Home prices can vary depending on where you’re looking. You can get a better idea of the current house price trends by searching for houses in your desired area to see what they’re currently selling for. 

You can also use a mortgage calculator to calculate an estimated monthly payment. This monthly payment can change depending on how you buy your home. 

For example, if you can place a down payment of 20% on your home, you can remove PMI or Private Mortgage Insurance. Getting rid of PMI can lower your monthly payment significantly. 

It’s also essential to plan for emergencies or unexpected problems by having at least three months of extra rent set aside in savings. If you don’t have the equivalent of three months’ rent saved up, it might be best to wait until you do before buying a new home.

Additional Costs

Often, there are additional costs that we don’t consider when moving. You’ll likely have to pay to rent a moving van or hire movers to transport all of your furniture and belongings.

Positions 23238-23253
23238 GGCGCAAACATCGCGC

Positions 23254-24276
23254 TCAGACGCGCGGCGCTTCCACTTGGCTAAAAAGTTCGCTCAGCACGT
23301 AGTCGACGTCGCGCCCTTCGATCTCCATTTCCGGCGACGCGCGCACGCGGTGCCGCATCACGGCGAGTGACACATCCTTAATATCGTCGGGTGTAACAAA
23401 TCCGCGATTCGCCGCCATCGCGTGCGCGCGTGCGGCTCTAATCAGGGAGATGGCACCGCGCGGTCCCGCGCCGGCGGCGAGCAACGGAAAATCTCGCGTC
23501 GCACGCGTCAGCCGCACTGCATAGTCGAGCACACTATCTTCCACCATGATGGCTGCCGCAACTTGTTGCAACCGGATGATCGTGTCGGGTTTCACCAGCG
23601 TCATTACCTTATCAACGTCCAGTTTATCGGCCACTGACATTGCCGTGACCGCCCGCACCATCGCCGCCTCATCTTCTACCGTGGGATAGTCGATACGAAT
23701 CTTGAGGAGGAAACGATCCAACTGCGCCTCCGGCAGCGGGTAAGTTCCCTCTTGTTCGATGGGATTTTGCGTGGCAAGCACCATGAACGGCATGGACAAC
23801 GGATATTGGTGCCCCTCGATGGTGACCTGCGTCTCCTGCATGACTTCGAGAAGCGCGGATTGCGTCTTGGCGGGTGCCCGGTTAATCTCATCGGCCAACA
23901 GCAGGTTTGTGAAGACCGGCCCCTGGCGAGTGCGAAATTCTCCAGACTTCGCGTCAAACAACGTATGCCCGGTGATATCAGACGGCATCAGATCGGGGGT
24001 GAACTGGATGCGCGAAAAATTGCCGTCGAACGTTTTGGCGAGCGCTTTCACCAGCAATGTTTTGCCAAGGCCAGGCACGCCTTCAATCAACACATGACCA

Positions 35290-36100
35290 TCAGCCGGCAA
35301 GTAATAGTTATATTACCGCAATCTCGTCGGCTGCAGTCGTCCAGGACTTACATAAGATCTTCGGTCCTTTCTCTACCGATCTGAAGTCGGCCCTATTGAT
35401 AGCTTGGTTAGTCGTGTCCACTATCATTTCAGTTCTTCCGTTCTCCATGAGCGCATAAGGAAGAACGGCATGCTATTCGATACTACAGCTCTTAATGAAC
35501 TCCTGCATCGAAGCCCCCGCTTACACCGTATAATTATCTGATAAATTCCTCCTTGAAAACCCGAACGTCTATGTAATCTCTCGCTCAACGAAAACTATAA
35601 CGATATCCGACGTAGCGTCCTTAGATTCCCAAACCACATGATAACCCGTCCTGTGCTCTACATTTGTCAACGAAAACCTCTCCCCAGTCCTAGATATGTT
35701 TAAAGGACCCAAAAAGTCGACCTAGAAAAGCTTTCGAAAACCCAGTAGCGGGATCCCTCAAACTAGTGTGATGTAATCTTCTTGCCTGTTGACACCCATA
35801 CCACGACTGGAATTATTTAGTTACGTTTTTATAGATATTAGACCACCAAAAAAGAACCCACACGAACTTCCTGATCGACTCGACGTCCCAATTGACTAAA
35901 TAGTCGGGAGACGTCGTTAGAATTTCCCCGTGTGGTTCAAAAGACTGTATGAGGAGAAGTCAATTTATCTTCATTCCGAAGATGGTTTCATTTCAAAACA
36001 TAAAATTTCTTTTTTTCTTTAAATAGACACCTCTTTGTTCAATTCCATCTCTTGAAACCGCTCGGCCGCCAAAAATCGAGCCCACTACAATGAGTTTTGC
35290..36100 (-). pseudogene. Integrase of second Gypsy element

If you don’t have any furnishings or appliances, you may have to spend a significant amount upfront to buy things like a bed, a refrigerator, a washing and dryer, and more.

Small purchases, like everyday household items, cleaning supplies, and tools, can add up. Depending on where you move, there may also be additional costs, like Homeowner Association costs, property taxes, interest rates, homeowner’s insurance, and more. 

When you budget for a future house, keeping these in mind can ensure you can afford what you buy.

Debt-to-Income Ratio

Your debt-to-income ratio tells you exactly how much of your income is going towards paying off debts. Before buying a home, it’s best to work on paying down your debts.

Ensuring a low debt-to-income ratio will help you qualify for a mortgage.